Students will be introduced to the tools of the Time of Remembrance website through a Scavenger Hunt activity. The goal of the activity is to allow students the opportunity to navigate the different tools while gaining some information that may be used in the future. The Scavenger Hunt Handout provides the students with all of the information they need to complete the activity.
- Assign students to computer terminals individually are allow them to work in groups of two.
- Handout the whole packet of information so that students may work through it at their own pace.
- Introduce the reflection paper so that students know how they will be assessed and what they should be listening for in the interviews.
- Have all students begin the Scavenger Hunt at the same time.
- After students complete the Scavenger Hunt, they should begin working on their research by listening to and taking notes on complete interviews for at least two of the oral histories provided on the website.
- After students have completed their research they will organize the information into a Venn diagram.
- Once the students have organized the information they can begin working on their final assessment (a 1-2 page reflection paper), which will be due the following day and should be based not only on the information they have gleaned from the oral histories but from their own knowledge and previous class discussions.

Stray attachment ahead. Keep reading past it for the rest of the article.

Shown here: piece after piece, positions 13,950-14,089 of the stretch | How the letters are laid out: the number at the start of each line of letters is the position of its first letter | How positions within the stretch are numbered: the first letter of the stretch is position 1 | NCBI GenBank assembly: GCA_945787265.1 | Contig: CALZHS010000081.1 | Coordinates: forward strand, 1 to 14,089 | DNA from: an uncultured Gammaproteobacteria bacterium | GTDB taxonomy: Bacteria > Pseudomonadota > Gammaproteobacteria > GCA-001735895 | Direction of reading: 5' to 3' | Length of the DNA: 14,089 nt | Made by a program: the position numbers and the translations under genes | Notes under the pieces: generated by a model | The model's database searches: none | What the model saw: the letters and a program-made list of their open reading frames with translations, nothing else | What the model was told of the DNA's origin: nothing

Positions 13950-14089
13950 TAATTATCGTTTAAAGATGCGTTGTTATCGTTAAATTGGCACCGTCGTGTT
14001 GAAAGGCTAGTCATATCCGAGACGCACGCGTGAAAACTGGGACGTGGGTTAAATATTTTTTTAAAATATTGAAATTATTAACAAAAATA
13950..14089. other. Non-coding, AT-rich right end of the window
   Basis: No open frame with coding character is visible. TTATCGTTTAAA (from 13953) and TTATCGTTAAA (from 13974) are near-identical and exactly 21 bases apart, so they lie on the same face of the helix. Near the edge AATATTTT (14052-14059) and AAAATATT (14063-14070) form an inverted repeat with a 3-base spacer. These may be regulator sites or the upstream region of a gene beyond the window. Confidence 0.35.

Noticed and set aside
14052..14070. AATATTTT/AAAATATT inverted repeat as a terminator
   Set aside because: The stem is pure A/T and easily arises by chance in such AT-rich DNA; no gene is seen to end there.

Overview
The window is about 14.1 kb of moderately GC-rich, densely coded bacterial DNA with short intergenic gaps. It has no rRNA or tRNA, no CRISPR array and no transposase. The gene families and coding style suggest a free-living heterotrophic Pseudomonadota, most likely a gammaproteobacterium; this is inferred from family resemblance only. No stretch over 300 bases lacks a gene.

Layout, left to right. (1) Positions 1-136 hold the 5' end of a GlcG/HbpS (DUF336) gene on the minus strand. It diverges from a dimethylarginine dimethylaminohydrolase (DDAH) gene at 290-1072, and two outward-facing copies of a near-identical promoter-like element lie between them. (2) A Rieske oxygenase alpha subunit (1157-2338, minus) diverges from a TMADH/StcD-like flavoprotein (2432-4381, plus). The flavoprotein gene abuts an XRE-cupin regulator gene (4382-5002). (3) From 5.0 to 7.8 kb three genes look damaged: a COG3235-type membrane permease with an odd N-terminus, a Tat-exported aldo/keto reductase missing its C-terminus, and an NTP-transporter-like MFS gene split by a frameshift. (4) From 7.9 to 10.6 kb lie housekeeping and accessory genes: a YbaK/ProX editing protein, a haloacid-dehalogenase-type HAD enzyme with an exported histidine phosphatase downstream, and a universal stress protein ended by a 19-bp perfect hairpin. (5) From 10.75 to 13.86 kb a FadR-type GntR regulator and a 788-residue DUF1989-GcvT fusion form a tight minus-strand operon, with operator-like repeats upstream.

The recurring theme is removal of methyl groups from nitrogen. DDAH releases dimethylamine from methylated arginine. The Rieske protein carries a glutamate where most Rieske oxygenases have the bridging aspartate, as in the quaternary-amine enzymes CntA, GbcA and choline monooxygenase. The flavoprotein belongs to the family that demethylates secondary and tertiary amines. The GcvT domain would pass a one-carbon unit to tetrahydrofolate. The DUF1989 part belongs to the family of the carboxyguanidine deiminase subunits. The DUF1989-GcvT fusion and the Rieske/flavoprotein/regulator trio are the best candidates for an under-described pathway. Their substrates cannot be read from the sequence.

EXTENSION AND DIFFERENTIATION ACTIVITIES:
Extension activities are listed on the reflection paper format and include:
- Create a timeline of 8-10 events relating to the internment of the Japanese beginning with Pearl Harbor.
- Using the interviews and photos available on the website www.bestnetsacramento.org/tor write a one-page biography of one of the interviewees.
- Using the interviews and photos available on the website www.bestnetsacramento.org/tor write ten questions that you would have liked to ask the survivors of internment camps in order to learn more about their experience.
- Using the interviews and photos available on the website www.bestnetsacramento.org/tor create an 8X11 illustration of one of the events that took place during evacuation, relocation or in the camps.
- Students can work in pairs.
- Allow students with internet access to complete portions of the assignment at home if they need more time to take notes.
- Allow students who may have difficulty with the writing assessment to turn in one of the extension activities as an alternative assignment.
- Students will be evaluated based on the completion of the research activities which includes the scavenger hunt, interview research notes and Venn Diagram.
- Students will be formally assessed on their written reflection. Students should include all aspects of the reflection prompt in order to receive full credit